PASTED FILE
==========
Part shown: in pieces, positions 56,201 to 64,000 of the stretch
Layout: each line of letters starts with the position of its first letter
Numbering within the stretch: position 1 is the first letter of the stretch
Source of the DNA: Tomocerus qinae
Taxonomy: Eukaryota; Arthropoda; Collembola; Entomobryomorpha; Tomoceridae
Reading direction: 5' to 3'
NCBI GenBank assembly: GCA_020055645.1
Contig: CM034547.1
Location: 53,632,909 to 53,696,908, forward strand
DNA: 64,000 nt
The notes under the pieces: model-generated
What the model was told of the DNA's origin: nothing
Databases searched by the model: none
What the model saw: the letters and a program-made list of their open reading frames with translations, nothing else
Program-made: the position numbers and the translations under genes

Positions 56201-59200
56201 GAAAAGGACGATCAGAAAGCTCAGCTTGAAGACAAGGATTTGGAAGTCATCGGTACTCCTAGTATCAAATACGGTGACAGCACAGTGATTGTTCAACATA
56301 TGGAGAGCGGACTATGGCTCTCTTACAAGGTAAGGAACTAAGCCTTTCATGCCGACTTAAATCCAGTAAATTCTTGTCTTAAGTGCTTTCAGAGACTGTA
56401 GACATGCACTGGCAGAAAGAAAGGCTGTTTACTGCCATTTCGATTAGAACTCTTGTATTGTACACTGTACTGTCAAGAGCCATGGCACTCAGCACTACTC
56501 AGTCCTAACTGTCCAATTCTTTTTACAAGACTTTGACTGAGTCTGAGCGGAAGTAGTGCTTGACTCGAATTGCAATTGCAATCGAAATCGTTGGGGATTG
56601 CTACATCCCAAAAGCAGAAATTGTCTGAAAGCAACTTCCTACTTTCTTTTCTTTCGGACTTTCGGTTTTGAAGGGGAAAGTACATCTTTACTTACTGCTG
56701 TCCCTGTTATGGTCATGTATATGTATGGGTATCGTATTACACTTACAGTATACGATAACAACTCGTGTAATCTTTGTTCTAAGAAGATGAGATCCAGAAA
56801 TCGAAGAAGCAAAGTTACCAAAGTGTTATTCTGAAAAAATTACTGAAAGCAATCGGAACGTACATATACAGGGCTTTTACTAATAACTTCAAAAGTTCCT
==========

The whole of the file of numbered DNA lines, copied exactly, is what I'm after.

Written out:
Part shown: in pieces, positions 56,201 to 64,000 of the stretch
Layout: each line of letters starts with the position of its first letter
Numbering within the stretch: position 1 is the first letter of the stretch
Source of the DNA: Tomocerus qinae
Taxonomy: Eukaryota; Arthropoda; Collembola; Entomobryomorpha; Tomoceridae
Reading direction: 5' to 3'
NCBI GenBank assembly: GCA_020055645.1
Contig: CM034547.1
Location: 53,632,909 to 53,696,908, forward strand
DNA: 64,000 nt
The notes under the pieces: model-generated
What the model was told of the DNA's origin: nothing
Databases searched by the model: none
What the model saw: the letters and a program-made list of their open reading frames with translations, nothing else
Program-made: the position numbers and the translations under genes

Positions 56201-59200
56201 GAAAAGGACGATCAGAAAGCTCAGCTTGAAGACAAGGATTTGGAAGTCATCGGTACTCCTAGTATCAAATACGGTGACAGCACAGTGATTGTTCAACATA
56301 TGGAGAGCGGACTATGGCTCTCTTACAAGGTAAGGAACTAAGCCTTTCATGCCGACTTAAATCCAGTAAATTCTTGTCTTAAGTGCTTTCAGAGACTGTA
56401 GACATGCACTGGCAGAAAGAAAGGCTGTTTACTGCCATTTCGATTAGAACTCTTGTATTGTACACTGTACTGTCAAGAGCCATGGCACTCAGCACTACTC
56501 AGTCCTAACTGTCCAATTCTTTTTACAAGACTTTGACTGAGTCTGAGCGGAAGTAGTGCTTGACTCGAATTGCAATTGCAATCGAAATCGTTGGGGATTG
56601 CTACATCCCAAAAGCAGAAATTGTCTGAAAGCAACTTCCTACTTTCTTTTCTTTCGGACTTTCGGTTTTGAAGGGGAAAGTACATCTTTACTTACTGCTG
56701 TCCCTGTTATGGTCATGTATATGTATGGGTATCGTATTACACTTACAGTATACGATAACAACTCGTGTAATCTTTGTTCTAAGAAGATGAGATCCAGAAA
56801 TCGAAGAAGCAAAGTTACCAAAGTGTTATTCTGAAAAAATTACTGAAAGCAATCGGAACGTACATATACAGGGCTTTTACTAATAACTTCAAAAGTTCCT